Overnight at Awash Falls Lodge.


Awash National Park and Lake Basaka

A pre-breakfast drive around Awash NP to look for bustards and larks in noticeably cooler, cloudier conditions. In fact today was our cloudiest and dampest day of the trip. As well as Hartlaub’s Bustard, Red-winged Lark, Singing Bushlark and Somali Fiscals, we had great looks at some more Beisa Oryx, complete with Red-billed Oxpeckers.

After breakfast, we took a moment to look around the accommodation – our first chance to see it in daylight. It reminded me a bit of when we stayed at Martin’s Bungalow at Sinharaja in Sri Lanka, except this time I didn't get my watch eaten by jungle animals whilst I slept. I did get an electric shock from the light switch though. Here you can see Phil standing guard to prevent the ingress of baboons…

We spent another few hours birding around Awash NP, where we caught up with Gillet's Lark, another near-endemic. Highlights from a photographic point of view were an Isabelline Wheatear (below, top) and a pair of White-bellied Bustards.

We found the bustards just by the side of the road as we drove past; luckily I was privileged to have one of the UK’s top bird flushers on my trip who enabled me to capture their likenesses unfettered by scrub. To be fair, he’s very skilled in his craft and we were able to control his movements using verbal commands. It was a bit like one man and his dog. Only with a recalcitrant portly Welshman instead of a trusty border collie. And a pair of White-bellied Bustards instead of a flock of sheep. Commendably, he even managed to resist his innate urges to cause the bustards to take flight…

The morning also had a momentary rush of excitement as we met a group of birders in the park who said that they’d just seen some cliff swallows around the waterfalls. There have been a few sightings of a ‘new’ species of cliff swallow around Awash and the upper Rift Valley since they were first discovered in 1988. These sightings have been so infrequent and so inconclusive that the species remains undescribed to science. We looked immediately but only found Lesser Striped Swallows and Barn Swallows.

In the afternoon we stopped near the Fantalle volcano and saw another species with a tiny world distribution and a very particular habitat requirement. Sombre Rock Chat, known only from a few volcanic lava flows in the northern Rift Valley. As its name suggests, it’s not the most exciting bird to look at.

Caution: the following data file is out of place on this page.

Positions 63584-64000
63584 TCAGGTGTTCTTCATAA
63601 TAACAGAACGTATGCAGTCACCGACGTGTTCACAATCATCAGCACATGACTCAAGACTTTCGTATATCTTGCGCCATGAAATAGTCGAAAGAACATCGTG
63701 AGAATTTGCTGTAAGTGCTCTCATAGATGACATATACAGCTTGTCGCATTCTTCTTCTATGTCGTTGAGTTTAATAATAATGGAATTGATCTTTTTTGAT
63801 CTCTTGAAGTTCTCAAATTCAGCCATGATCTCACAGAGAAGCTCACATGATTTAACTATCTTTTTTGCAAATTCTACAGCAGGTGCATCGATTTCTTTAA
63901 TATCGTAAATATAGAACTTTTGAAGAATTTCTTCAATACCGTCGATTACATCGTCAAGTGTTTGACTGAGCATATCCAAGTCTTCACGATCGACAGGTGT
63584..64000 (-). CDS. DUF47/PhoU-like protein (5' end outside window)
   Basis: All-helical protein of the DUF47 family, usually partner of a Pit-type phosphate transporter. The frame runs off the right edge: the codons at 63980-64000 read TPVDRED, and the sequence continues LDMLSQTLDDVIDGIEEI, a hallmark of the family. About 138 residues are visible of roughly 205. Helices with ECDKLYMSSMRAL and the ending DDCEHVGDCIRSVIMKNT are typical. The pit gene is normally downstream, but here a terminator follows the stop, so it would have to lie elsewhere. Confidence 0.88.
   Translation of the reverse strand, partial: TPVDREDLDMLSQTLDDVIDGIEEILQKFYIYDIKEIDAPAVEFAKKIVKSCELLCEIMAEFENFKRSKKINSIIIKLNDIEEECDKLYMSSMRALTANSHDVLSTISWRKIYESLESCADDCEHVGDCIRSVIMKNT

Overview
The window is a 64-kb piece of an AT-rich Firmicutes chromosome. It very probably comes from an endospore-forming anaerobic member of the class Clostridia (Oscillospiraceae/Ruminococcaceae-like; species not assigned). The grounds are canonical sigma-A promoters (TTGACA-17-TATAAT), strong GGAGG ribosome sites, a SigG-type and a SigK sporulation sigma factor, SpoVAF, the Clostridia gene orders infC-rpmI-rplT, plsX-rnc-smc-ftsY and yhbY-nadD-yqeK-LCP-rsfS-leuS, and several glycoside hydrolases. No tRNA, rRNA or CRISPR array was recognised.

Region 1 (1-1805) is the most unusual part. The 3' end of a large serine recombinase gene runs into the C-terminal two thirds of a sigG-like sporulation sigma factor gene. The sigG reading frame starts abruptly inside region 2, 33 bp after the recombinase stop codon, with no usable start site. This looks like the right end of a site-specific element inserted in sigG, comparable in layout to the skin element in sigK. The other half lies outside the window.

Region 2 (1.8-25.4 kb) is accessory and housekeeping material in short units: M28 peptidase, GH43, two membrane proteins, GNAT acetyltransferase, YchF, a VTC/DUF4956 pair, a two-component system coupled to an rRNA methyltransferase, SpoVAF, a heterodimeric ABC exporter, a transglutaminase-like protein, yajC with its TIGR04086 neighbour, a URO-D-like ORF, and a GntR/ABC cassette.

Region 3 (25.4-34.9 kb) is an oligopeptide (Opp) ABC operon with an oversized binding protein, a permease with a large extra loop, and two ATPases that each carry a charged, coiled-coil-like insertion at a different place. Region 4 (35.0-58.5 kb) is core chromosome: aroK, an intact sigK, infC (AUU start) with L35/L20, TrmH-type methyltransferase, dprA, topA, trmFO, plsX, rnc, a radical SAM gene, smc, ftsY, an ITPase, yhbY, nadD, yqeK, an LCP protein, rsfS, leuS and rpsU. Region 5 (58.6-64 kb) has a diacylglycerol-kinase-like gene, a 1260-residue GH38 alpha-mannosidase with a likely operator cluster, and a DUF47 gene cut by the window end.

The rest of the afternoon was spent travelling south into the Rift to our hotel at Lake Langano.


Lake Langano and Lake Abiyada

Another dawn start for a pre-breakfast wander around the hotel grounds on the shore of Lake Langano. Little Rock Thrush was our target here, which we saw almost instantly, and as the sun rose, the early morning light was great for photographing some of the more accommodating birds. Red-throated Wryneck was a bird I particularly wanted to see after missing one in Kenya, and here it was, calling incessantly in full view:

The cyanostictus race of Little Bee-eater, found in the Rift Valley and eastwards, has a lot of blue on the supercilium and breast; there was sometimes a little confusion with the slightly larger Blue-breasted Bee-eater, but if you look at them properly (and not from the window of a speeding Landcruiser) then there should be no such problems. Conveniently, Little Bee-eaters seem to be quite tame and like low perches...

We also picked up a few more new species such as Rufous Chatterer, Boring Cisticola and Reichenow's Seedeater. On arrival at breakfast we found a pair of Hemprich’s Hornbills sat on the patio chairs, presumably looking for peeled fruit laid out for the buffet breakfasts, which gave some great photo opportunities (below, top). There was a smart male Ehrenberg’s (samamisicus) Redstart hanging around the lake shore, too (below, middle).

After a quick breakfast I tried for some pics of the Little Rock Thrush whilst the others were still scoffing, but got waylaid by a flock of Black-winged Lovebirds feeding on the ground. It had been difficult to get views of these so far, as we only saw them in flight or in the tree canopy, so it was a bonus to watch them in the open at such close range. This is a female (below, bottom)...